Personal Chemistry – Vesa Rämä

Can Vesku get hooked on fishing?  

Sometime in the early 1940s, when Väinö Linna first sketched the Finnish man on paper, he surely modelled him on someone like Vesa Rämä. The first time I met Vesku, he was coming in for his evening shift with two buckets of berries. He’d just picked them for his workmates, whose company he’s enjoyed since ’84. He talked with me confidently – but without pride – about berry picking, mushroom gathering and, of course, fishing. Vesku’s calm voice is pleasant to the ear. Just like Väinö’s heroes, Vesku doesn’t claim to be perfect. But when you listen to him carefully, you’ll notice he’s not the type of person to repeat his mistakes.

Since then, I’ve met Vesku occasionally at Chemigate events. Watching him out of the corner of my eye, I noticed his right hand twitching strangely whenever he got really excited. If you know, you know. No, it’s not Tourette’s syndrome – it’s pikeperch jigging. So I was pleased when Markku Nurminen suggested that I go fishing with Vesku for the Personal Chemistry series.

Vesku repeats a claim that had already reached me in Lapua (note that this message is not in italics). “It’s time for you to come fishing. I’ve already caught 250 kilos of fish this year – pretty soon there won’t be enough left for you.” My intention was to accompany him last summer, but life got in the way – so now we’re going ice fishing. Specifically, ice fishing with balance lures. Vesku’s repertoire includes trolling, jigging, angling, and ice fishing. Net fishing does not please him. He has a boat on his trailer, so it doesn’t matter if you fancy the lake or the sea during the summer. In 2022, he caught 400 kilos of fish (yep, the font is still the same). “June is the best month for jigging. The pikeperch come up to shallow waters to spawn.”  

His fishing hobby first took off alongside his father in a rowboat when he was a young boy. As it’s been for many Finns, Vesku’s hobby became a way of life. He has fishing friends, but also enjoys fishing alone. Vesku particularly enjoys the company of his children, Päivi and Tero, but they’re already adults with their own families. So I feel like one of the chosen few when we head down to Lake Sanijärvi’s ice. This is where Rämä’s family hails from. I don’t believe for a second that this lake was selected just because of its potential fishing catch.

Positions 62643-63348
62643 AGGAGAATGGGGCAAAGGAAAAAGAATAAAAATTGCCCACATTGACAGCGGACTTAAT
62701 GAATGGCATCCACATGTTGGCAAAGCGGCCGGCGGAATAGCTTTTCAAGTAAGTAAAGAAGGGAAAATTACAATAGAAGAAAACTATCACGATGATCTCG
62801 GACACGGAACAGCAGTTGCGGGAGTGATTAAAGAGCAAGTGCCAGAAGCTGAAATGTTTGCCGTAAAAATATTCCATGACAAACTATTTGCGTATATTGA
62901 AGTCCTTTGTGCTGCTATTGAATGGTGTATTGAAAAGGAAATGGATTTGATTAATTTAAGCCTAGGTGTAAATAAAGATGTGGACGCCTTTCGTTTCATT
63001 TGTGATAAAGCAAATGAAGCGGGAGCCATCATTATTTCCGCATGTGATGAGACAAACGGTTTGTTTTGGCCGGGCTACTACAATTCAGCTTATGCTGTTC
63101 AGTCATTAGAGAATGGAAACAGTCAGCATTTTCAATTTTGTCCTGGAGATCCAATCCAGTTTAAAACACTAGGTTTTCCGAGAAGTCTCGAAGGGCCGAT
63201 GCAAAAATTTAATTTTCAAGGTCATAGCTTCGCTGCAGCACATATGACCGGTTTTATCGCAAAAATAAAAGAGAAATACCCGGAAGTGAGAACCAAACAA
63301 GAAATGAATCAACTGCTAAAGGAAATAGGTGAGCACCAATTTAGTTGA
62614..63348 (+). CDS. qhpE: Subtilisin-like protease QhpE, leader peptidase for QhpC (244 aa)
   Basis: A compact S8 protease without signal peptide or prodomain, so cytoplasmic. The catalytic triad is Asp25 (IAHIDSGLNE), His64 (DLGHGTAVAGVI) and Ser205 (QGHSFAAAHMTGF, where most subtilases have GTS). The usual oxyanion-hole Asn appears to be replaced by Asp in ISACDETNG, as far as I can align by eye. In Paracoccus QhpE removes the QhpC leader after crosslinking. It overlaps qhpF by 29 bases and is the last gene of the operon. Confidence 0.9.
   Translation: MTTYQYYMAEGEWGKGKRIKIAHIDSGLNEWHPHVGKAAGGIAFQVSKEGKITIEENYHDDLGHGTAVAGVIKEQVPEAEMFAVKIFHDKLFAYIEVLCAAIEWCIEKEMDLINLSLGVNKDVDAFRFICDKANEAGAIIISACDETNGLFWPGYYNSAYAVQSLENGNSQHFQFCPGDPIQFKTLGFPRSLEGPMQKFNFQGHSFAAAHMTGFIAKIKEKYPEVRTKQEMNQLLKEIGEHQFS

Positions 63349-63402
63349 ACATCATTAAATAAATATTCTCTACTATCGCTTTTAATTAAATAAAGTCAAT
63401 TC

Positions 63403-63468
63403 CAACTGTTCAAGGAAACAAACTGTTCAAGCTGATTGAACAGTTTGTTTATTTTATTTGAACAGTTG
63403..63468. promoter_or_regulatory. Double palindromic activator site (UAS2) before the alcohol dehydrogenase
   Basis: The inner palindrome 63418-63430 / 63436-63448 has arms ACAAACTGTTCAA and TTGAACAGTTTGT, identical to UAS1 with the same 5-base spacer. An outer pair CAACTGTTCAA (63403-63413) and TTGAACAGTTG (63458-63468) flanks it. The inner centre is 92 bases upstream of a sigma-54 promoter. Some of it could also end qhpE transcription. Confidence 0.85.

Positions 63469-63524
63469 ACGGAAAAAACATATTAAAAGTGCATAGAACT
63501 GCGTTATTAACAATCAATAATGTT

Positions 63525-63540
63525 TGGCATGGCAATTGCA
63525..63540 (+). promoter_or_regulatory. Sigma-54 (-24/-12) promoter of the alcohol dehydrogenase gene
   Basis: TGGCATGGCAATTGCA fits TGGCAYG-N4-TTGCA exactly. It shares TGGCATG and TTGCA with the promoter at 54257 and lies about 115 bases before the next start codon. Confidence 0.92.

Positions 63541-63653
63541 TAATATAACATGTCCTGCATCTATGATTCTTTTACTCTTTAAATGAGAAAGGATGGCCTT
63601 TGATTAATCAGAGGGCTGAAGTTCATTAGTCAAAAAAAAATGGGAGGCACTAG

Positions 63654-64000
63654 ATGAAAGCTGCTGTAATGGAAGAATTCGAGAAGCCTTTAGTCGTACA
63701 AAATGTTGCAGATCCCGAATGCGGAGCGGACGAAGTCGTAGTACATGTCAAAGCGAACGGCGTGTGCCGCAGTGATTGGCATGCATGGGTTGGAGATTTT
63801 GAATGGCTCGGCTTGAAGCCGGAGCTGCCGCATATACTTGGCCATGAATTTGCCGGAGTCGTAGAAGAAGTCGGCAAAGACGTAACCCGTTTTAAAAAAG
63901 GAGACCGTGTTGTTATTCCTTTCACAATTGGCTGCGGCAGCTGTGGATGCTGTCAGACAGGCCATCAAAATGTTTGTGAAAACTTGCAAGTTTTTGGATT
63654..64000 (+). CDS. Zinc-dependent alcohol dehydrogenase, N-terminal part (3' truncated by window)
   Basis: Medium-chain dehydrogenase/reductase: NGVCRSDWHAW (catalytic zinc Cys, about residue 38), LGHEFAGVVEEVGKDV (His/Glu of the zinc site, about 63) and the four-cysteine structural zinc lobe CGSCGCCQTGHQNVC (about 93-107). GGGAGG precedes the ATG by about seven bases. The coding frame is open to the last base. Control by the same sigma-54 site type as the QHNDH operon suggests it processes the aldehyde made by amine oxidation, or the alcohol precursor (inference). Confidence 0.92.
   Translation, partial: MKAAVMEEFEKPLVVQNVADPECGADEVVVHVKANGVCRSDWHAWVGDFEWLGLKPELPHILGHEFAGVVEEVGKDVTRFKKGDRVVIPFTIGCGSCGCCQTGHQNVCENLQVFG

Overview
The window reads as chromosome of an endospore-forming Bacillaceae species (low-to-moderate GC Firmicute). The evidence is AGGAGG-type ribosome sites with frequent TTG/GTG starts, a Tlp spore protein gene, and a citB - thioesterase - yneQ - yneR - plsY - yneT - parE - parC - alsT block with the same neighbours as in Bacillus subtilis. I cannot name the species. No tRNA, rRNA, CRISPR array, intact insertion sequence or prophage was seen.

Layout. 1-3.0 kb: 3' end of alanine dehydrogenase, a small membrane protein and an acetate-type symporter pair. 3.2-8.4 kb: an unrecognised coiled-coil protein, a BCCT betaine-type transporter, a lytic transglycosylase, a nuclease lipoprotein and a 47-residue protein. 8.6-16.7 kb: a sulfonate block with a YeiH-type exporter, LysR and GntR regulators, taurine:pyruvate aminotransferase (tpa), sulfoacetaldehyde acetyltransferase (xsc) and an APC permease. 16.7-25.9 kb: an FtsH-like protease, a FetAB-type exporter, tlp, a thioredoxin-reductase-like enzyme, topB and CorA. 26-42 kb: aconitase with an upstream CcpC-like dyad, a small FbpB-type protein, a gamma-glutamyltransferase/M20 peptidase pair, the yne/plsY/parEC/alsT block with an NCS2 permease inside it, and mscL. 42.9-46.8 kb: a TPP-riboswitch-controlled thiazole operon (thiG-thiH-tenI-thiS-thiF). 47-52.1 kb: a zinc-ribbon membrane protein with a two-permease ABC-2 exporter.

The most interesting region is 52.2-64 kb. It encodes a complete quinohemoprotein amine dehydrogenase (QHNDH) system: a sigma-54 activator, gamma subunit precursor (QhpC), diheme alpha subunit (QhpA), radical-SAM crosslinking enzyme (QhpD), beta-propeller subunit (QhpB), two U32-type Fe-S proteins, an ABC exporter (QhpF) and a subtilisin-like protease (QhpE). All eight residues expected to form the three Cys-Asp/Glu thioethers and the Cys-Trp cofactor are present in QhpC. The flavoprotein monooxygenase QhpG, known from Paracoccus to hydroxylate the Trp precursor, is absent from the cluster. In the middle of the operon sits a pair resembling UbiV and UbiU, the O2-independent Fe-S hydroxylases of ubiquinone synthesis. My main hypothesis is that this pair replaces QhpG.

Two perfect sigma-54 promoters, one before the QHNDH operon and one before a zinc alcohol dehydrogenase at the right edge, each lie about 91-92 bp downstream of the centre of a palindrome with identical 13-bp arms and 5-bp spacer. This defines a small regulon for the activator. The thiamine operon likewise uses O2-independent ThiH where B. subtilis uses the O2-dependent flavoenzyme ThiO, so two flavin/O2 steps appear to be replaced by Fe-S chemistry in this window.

Faith, hope and a catch 

Your kit needs to be up to spec for every hobby. The auger’s battery is charged and a hundred euros worth of colourful lures are on deck. There are at least four spares in the backpack. Horizontal lures require a different set of tools than traditional ice fishing. A look of concern passes across Vesku’s face. “It snowed yesterday. That can affect the catch.” 

We drill the holes and plop down on our stools. It’s a calm day, a few degrees below zero. It could be said that the conditions are near perfect. Vesku grins and says aloud what I can already read on his face. “This is the best thing about fishing. It’s quite peaceful.” Today, the goal was to fish for perch. Our fishing gear isn’t exactly designed for bigger fish.  

I give it a try, and I think I can tap into Vesku’s mood. A sense of zen drapes over me. The silence of the lake mingles with our pleasant, monotone talk – the content of the conversation doesn’t matter so much. Our jigging motion seems to come from the lake itself, not consciously from the wrist at all. Only the constant catching of fish disturbed my flow state. I do believe that one could get hooked on fishing.  

Vesku out fishing 

A moment later, we move to another spot. We’d been reeling in fish constantly, and I was starting to feel it in my back. “I caught a perch weighing a kilo and 362 grams from that point on the headland. With a Prisma float fishing rod.” Obviously, you don’t always need expensive equipment. We must remember, of course, that Vesku is a master of his craft. A district championship’s individual bronze adorns his trophy cabinet – as well as two team golds. 

We shift to traditional ice fishing, and I try to turn the conversation towards work. I ask how he’s getting along at Chemigate, and I receive a relatively typical response. “I’ve been there so long – I guess that means I’ve enjoyed it.” Vesku’s previous employer tried to reel him back in, but he declined. As I reel in a pikeperch, I ask him carefully about his colleagues. Kaipiainen’s Operations Manager, Lauri Mäkinen, gets quick praise. He’s one who’s not afraid to roll up his sleeves when needed.  

We decide to go and grill our catch. On the trip back to the shore, Vesku mentions that the end of his career is already visible on the horizon. In another one and a half years, Vesku will retire – and with that, he’ll become a full-time fisherman.  

On the beach, we light up the grill and fillet our catch. As we enjoy our meal, we decide that Kalle Kainu could teach us something about forestry management. How about it Kalle – do you accept the challenge? 

A freshly-grilled perch